Registered Retirement Income Fund - RRIF


DEFINITION of 'Registered Retirement Income Fund - RRIF'

A retirement fund similar to an annuity contract that pays out income to a beneficiary or a number of beneficiaries. To fund their retirement, RRSP holders often roll over their RRSPs into an RRIF. RRIF payouts are considered a part of the beneficiary's normal income and are taxed as such by the Canadian Revenue Agency in the year that the beneficiary receives payouts. The organization or company that holds the RRIF is known as the carrier of the plan. Carriers can be insurance companies, banks or any kind of licensed financial intermediary. The Government of Canada is not the carrier for RRIFs; it merely registers them for tax purposes.

BREAKING DOWN 'Registered Retirement Income Fund - RRIF'

The RRIF plan is designed to provide people with a constant income flow through retirement from the savings in their RRSPs. RRSPs must be rolled over by the time the contributor reaches age 69, but by converting an RRSP into an RRIF, people can keep their investments under a form of tax shelter, while still having the chance to allocate assets according to contributor specifications.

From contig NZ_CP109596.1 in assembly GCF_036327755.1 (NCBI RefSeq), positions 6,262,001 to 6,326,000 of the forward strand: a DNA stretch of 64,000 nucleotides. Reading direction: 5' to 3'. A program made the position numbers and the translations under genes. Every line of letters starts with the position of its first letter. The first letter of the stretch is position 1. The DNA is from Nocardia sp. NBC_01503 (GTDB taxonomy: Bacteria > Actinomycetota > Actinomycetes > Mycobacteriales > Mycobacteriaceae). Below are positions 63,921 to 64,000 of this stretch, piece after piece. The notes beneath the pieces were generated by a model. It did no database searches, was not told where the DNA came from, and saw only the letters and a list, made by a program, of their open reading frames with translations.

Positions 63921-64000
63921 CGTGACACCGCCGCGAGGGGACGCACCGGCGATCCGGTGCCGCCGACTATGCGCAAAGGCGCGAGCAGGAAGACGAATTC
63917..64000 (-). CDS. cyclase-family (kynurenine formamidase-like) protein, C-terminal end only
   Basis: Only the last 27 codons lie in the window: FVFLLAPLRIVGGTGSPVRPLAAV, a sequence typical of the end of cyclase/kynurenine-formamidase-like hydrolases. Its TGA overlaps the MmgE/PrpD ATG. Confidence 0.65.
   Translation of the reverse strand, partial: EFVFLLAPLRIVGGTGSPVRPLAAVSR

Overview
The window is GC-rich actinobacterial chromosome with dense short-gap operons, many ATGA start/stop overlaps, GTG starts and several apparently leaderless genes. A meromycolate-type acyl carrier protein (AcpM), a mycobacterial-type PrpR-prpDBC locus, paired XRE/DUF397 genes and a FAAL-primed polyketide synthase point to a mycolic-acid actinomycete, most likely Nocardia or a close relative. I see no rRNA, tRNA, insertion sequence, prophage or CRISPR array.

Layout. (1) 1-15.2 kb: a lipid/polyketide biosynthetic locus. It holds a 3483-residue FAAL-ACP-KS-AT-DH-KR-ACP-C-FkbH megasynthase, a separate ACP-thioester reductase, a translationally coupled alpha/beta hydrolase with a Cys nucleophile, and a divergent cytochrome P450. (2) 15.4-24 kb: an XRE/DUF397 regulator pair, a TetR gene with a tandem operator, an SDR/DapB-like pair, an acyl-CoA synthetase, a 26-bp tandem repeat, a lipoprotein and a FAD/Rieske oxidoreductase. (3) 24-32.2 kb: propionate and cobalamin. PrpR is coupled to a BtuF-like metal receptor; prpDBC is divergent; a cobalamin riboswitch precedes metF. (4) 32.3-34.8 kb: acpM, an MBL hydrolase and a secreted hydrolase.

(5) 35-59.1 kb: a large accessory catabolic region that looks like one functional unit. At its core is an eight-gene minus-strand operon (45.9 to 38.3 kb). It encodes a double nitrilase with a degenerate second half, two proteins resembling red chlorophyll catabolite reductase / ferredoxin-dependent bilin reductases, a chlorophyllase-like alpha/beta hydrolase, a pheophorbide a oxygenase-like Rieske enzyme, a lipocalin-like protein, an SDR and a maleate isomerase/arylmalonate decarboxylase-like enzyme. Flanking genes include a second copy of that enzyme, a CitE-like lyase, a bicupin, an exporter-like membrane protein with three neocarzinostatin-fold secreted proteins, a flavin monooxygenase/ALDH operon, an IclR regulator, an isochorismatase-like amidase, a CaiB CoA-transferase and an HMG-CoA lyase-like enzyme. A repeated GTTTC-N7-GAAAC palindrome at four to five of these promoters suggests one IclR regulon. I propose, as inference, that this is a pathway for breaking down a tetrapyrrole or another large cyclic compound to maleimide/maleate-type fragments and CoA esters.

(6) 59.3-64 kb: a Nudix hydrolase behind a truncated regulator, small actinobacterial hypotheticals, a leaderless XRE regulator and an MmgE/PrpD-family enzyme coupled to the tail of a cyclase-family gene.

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  1. What are the main differences between a Registered Retirement Income Fund (RRIF) ...

    A Registered Retirement Income Fund (RRIF) is a tax-advantaged plan that allows investors the benefit of tax-deferred growth ... Read Full Answer >>
  2. When do Registered Retirement Income Fund (RRIF) payments start and when do they ...

    Since every Registered Retirement Income Fund, or RRIF, has mandatory minimum annual withdrawals, understanding when and ... Read Full Answer >>
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    While there is a wide array of investment accounts available to investors, one of the most common for employees is the 4 ... Read Full Answer >>
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    All 401(k) withdrawals are considered income and subject to income tax, including capital gains. When you take a premature ... Read Full Answer >>

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